• Yellow peas are an environmentally friends protein source (fertilizers are not needed got grow)
• Allergen-free source of protein, the protein powder I use is gluten-FREE, and allergies to animal protein/dairy is fairly common
• History backs up sound nutritional benefits of yellow peas
• Helps rebuild muscles after work outs and provides higher protein needs
• Easily digestible
    o studies demonstrate that human digestive retention of pea protein is very high
    o Isolated pea proteins can be very easy to digest and comparable to the best animal protein source.
    o As recommended by world health organizations -- Food and Agriculture Organization of the UN (FAO) and the World Health Organization (WHO) -- the pea protein essential amino acid profile is very close to ideal for human nutrition.
• Pea Protein delivers, per Dr. Mercola, a good source of beneficial amino acids. I actually checked into the brand that I use, and found that it scores 100 percent in the list of provided amino acids - which far outshines the list of 6 that Mercola listed in his product promo.
My daily vegan protein shake provides me with:
  • Alanine 880 mg
  • Arginine 1,820 mg
  • Aspartic Acid 2,500 mg
  • Cysteine 220 mg
  • Glutamic Acid 4,006 mg
  • Glycine 820 mg
  • Histidine 540 mg
  • Isoleucine 940 mg
  • Leucine 1,740 mg
  • Lysine 1,540 mg
  • Methionine 240 mg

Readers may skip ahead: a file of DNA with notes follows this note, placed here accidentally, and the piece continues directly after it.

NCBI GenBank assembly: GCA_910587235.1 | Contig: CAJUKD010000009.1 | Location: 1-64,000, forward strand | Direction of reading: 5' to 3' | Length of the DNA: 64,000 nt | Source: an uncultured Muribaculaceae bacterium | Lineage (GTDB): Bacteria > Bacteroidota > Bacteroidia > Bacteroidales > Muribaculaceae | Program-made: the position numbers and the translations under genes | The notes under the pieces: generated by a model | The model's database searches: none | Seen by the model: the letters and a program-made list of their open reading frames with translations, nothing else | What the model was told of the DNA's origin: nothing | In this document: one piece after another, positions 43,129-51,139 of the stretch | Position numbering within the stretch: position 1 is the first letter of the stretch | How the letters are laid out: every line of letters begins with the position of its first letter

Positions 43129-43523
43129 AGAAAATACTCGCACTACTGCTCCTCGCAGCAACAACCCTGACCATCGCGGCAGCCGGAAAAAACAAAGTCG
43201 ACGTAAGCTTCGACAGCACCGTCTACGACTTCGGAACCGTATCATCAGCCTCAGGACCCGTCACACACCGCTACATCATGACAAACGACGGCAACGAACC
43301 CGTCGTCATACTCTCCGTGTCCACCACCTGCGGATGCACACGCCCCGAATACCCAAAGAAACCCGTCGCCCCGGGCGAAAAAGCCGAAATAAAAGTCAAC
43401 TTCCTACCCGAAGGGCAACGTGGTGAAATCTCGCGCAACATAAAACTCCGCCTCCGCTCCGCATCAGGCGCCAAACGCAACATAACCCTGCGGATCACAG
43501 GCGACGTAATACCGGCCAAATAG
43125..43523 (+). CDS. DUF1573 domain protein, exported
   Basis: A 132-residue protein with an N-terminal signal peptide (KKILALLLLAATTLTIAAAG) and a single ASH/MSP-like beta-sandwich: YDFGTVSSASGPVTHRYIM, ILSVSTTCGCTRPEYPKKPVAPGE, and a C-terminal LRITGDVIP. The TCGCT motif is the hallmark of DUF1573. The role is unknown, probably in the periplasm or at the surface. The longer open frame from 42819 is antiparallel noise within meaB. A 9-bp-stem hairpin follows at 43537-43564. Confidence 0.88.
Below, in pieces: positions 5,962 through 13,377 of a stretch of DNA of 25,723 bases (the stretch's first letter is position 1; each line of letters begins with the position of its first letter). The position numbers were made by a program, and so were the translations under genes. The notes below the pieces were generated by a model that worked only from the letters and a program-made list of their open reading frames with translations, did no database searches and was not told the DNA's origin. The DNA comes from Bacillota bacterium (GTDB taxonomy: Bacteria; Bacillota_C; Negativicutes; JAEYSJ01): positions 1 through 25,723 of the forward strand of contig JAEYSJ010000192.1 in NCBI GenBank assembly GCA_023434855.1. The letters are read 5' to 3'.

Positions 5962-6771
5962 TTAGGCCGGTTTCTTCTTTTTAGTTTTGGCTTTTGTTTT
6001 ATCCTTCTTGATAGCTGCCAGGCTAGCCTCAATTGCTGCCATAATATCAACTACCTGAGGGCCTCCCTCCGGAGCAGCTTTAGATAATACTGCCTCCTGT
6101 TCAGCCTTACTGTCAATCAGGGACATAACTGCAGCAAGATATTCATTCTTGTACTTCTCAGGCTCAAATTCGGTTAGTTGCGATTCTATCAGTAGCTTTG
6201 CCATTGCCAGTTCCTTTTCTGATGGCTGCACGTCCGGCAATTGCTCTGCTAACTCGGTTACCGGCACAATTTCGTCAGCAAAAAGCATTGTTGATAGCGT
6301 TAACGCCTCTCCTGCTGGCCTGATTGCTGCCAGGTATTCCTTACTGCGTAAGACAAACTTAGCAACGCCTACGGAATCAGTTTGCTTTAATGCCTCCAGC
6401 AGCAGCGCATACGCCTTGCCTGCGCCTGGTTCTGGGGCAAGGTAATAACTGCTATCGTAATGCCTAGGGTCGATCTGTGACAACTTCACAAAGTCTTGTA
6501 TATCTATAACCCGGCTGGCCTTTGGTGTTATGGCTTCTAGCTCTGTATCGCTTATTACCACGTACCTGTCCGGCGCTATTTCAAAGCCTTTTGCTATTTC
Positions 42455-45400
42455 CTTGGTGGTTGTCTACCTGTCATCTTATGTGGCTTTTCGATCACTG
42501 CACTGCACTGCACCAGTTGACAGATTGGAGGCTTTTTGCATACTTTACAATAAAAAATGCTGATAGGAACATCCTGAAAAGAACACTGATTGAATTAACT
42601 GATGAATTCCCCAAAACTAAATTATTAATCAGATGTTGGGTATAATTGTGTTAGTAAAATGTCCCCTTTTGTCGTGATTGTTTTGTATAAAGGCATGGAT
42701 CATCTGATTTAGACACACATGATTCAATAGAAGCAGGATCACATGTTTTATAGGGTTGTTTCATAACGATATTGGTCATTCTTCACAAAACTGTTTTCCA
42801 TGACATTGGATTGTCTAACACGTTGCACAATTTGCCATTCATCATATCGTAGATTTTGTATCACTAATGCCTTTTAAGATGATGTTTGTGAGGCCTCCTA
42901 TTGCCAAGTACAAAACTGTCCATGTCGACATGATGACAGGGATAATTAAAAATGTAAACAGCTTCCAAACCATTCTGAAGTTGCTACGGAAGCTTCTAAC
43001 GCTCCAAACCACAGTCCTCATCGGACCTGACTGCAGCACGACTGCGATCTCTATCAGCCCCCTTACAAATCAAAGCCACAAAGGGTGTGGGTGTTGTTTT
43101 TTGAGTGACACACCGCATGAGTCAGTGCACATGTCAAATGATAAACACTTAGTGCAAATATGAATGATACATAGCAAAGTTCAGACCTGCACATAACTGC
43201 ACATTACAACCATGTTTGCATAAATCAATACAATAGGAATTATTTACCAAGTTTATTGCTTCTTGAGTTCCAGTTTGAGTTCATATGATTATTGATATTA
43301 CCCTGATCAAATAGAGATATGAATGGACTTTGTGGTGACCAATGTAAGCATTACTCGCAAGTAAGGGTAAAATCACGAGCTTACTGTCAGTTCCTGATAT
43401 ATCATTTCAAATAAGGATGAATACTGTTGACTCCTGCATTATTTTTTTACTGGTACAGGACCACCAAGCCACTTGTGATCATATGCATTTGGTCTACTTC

• Phenylalanine 1,120 mg
  • Proline 880 mg
  • Serine 1,120 mg
  • Threonine 780 mg
  • Tryptophan 200 mg
  • Tyrosine 780 mg
  • Valine 1,004 mg 

The Satiel Factor Pea protein has an aspect of digestibility that provides another potential benefit…satiety. Satiety is the satisfied feeling of being full after eating, which explains why I do not feel hungry, even at lunch time, if I have a pea/rice/cranberry based protein shake for breakfast. Today I forced myself to eat a piece of chicken left from the Memorial Day BBQ well past lunch time. We have a busy evening ahead, including an ice cream social for the worship arts team at church. I don’t want to be overly tempted two have more than a scoop and want to continue this “too full to eat” feeling into the evening. (LOL)
Dr. Mercola reports: Recent scientist research demonstrated satiety is associated with the release of certain gastro-intestinal peptides. These peptides stimulate your nervous system to start or stop you eating. Higher PYY (peptide YY) levels promoted by pea protein delay gastric emptying and thus could provide an increase in satiety. Another peptide, ghrelin, which is primarily secreted by the stomach, helps stimulate your appetite. Studies show lower ghrelin levels indicate a delay in the return of your appetite after a meal. And as pea protein promotes lower levels of ghrelin, the potential for you to feel full could increase.
Now I truly understand the slogan of the brand I use, “feel fuller longer”. For me it has been a journey of replacing my weakness…which was breakfast. Now, there is no need to skip it, nor do I feel compelled to run across the street from work to snag a cinnamon roll at 10 a.m. Although the natural vanilla flavor is loved by my husband, I am a berry-holic and love to add berries to my smoothie. When fresh pineapple is in the house – I am in smoothie heaven! Since discovering the deliciousness of almond milk (I use Silk brand which does not contain soy) I am absolutely loving a chocolate protein shake for lunch or dinner – seriously, who doesn’t love having dessert for a meal?!
To your health!
Rita S.